2012 NFL Draft: Every Need the Chicago Bears Must Address
They tried to acquire a defensive end to pair with Julius Peppers. They thought they had a deal in place with Jeremy Mincey, but he signed instead with the Jags.
And while they solved their need for a No. 1 wide receiver, they still need a complementary player to take the pressure off Brandon Marshall. So, the position still must be addressed in the second or third round.
I doubt they would take a wide receiver in the first round after trading for Marshall. But if Notre Dame's Michael Floyd somehow is still on the board, he would be hard to pass up. Stephen Hill would be another option in the first round, but again, I don't see the Bears taking a wide receiver this early.
The Bears don't know if Johnny Knox will ever play effectively again, and he almost certainly won't be ready to go when the season starts. Meanwhile, Roy Williams is not very good and could get released; Devin Hester has no business being a regular receiver; and, Dane Sanzenbacher and Earl Bennett don't cut it by themselves.
Likewise, even though they re-signed Tim Jennings, the Bears need a cornerback to pair with Charles Tillman. Jennings is a tough little guy who plays hard, but he is not an every-down starter in the league.
There is also linebacker depth to address, as Lance Briggs and Brian Urlacher aren't getting any younger.
With all that said, let's get right to it and try to help Phil Emery address the Bears' remaining needs in the draft. Come join me, will you?
The Brandon Marshall acquisition solved a huge need, but the Bears should not stop there. We still need another receiver and the draft has to be the place where that gets addressed.
The draft is deep in taller wideouts who will definitely make it to the second round, and possibly even the third. To be safe, I hope we draft one in Round 2, where the pickings will be better.
In the second round, the Bears don't pick until No. 50, but players like the following could be on the board and would be solid selections:
All four are at least 6'2", so they would add even more height to the receiver rotation. Streeter, although the most raw of the group, is the tallest at 6'5". He displayed terrific speed at the combine.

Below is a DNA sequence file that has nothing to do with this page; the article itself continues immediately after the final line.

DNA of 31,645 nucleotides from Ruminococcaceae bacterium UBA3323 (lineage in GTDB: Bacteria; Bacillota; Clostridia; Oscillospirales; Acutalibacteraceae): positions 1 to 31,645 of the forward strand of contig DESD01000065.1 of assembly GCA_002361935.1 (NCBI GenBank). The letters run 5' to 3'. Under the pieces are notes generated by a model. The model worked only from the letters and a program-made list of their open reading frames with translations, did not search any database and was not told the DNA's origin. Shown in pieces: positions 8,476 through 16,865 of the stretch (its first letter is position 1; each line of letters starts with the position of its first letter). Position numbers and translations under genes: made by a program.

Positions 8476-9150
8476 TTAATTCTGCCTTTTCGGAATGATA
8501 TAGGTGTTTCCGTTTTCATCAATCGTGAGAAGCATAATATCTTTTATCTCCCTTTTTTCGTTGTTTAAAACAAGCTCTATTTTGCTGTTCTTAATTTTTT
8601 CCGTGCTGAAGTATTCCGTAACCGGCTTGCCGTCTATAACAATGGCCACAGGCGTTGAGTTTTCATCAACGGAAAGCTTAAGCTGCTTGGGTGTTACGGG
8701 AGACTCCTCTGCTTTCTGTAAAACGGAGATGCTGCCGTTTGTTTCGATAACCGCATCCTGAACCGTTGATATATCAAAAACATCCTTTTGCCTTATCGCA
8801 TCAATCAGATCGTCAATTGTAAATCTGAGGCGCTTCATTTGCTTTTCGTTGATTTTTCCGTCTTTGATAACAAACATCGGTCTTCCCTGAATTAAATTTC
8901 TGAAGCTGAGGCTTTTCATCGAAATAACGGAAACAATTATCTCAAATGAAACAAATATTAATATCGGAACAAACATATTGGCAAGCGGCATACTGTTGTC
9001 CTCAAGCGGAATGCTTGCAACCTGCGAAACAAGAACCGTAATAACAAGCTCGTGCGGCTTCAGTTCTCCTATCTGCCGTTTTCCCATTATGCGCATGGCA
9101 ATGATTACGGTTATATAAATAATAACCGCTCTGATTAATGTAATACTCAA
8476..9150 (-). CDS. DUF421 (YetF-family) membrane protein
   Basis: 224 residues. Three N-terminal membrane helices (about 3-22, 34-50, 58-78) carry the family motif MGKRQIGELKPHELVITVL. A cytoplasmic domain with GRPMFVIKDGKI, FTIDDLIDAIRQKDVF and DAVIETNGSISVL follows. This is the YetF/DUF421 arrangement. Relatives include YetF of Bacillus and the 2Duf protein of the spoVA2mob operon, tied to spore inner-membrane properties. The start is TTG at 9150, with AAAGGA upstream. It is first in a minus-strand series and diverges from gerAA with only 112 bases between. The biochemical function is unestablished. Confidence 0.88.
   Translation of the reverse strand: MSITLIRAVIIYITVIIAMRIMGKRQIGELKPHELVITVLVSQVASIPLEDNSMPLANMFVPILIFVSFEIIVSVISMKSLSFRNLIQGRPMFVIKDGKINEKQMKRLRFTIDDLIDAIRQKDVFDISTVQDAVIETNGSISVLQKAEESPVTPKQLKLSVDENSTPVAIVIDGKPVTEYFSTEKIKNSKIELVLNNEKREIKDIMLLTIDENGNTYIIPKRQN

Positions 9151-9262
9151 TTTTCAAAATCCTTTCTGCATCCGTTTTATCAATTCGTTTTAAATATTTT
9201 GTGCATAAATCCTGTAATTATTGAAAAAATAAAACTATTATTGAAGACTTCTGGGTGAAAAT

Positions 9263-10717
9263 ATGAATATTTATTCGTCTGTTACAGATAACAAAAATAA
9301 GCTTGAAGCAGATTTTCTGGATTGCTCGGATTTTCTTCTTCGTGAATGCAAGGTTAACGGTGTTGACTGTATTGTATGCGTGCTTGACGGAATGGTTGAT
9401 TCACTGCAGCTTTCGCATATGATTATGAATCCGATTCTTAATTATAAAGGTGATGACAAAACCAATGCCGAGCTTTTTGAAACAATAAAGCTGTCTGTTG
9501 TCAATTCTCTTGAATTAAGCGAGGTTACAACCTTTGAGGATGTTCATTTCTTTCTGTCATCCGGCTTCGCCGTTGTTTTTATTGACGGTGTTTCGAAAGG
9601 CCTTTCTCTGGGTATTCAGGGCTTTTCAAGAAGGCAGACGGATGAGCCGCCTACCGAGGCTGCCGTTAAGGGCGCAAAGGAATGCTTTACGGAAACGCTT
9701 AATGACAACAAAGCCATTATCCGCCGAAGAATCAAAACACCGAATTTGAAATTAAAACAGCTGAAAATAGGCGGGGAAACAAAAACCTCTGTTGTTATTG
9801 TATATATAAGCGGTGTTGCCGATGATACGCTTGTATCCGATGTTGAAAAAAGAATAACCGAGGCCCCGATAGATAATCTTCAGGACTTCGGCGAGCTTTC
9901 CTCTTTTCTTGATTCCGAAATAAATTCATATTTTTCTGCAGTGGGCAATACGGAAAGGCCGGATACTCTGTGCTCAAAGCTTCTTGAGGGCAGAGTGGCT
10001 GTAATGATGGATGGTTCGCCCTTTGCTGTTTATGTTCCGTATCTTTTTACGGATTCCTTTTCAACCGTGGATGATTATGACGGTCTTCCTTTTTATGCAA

Randle was disappointing at the combine, and his 40 was slower than anticipated. Jeffery got his weight down for the combine weigh-in, but didn't run the 40 or participate in the receiving drills. Sanu also had a poor combine.
In the third round, Nick Toon of Wisconsin, Marvin McNutt of Iowa, Marvin Jones of California and Juron Criner of Arizona could still be on the board.
Toon has great lineage. His father, Al, played for the New York Jets. But he has battled foot injuries. McNutt ran faster than expected at the combine and performed well at the Senior Bowl.
Jones is a sleeper prospect who had a great combine and Senior Bowl. Criner had an exceptional Senior Bowl, showing good separation skills and making difficult catches.
In the fourth round, the Bears could even go for Illinois' wideout A.J. Jenkins or Appalachian State's Brian Quick.
Jenkins showed his speed with a great combine and followed that up with a strong pro day. Quick Quick was solid but unspectacular at both the combine and the Senior Bowl.
The Bears have depth at the guard position, but not necessarily an abundance of talent. While I don't think it's a critical need, I like Wisconsin's Kevin Zeitler, who has worked out at center for teams. Unfortunately, he will go in Round 2.
Center is another position the Bears eventually will need, although the 34-year-old Roberto Garza is fine for 2012. However, taking one in the later round could help for 2013 and beyond. Or, if they drafted Zeitler, they could play him at guard and eventually move him to center like they did with Garza.
But the main position on the offensive line that needs to be addressed is left tackle. J'Marcus Webb was one of the worst left tackles in the NFL last season.
In the first round, the Bears could take Stanford's Jonathan Martin or Ohio State's Mike Adams. Zebrie Sanders of Florida State will be converted to right tackle in the NFL.
Beyond that, the only other player I like who should stay at left tackle in the NFL is IIlinois' Jeff Allen, who might still be on the board in the third round.
As a potential free-agent pickup, I like Purdue's Dennis Kelly. He hasn't received much publicity, but he was a leader on the offensive line.
The pass rush was very inconsistent last year, and at times it was Julius Peppers against the world. Yes, they re-signed Israel Idonije, but they could use an upgrade and the draft offers some talent at DE.
In the first round, if South Carolina's Melvin Ingram is available, the Bears must draft him. If they don't, they will have to answer to me. (I know, that will really make them shake in their boots!)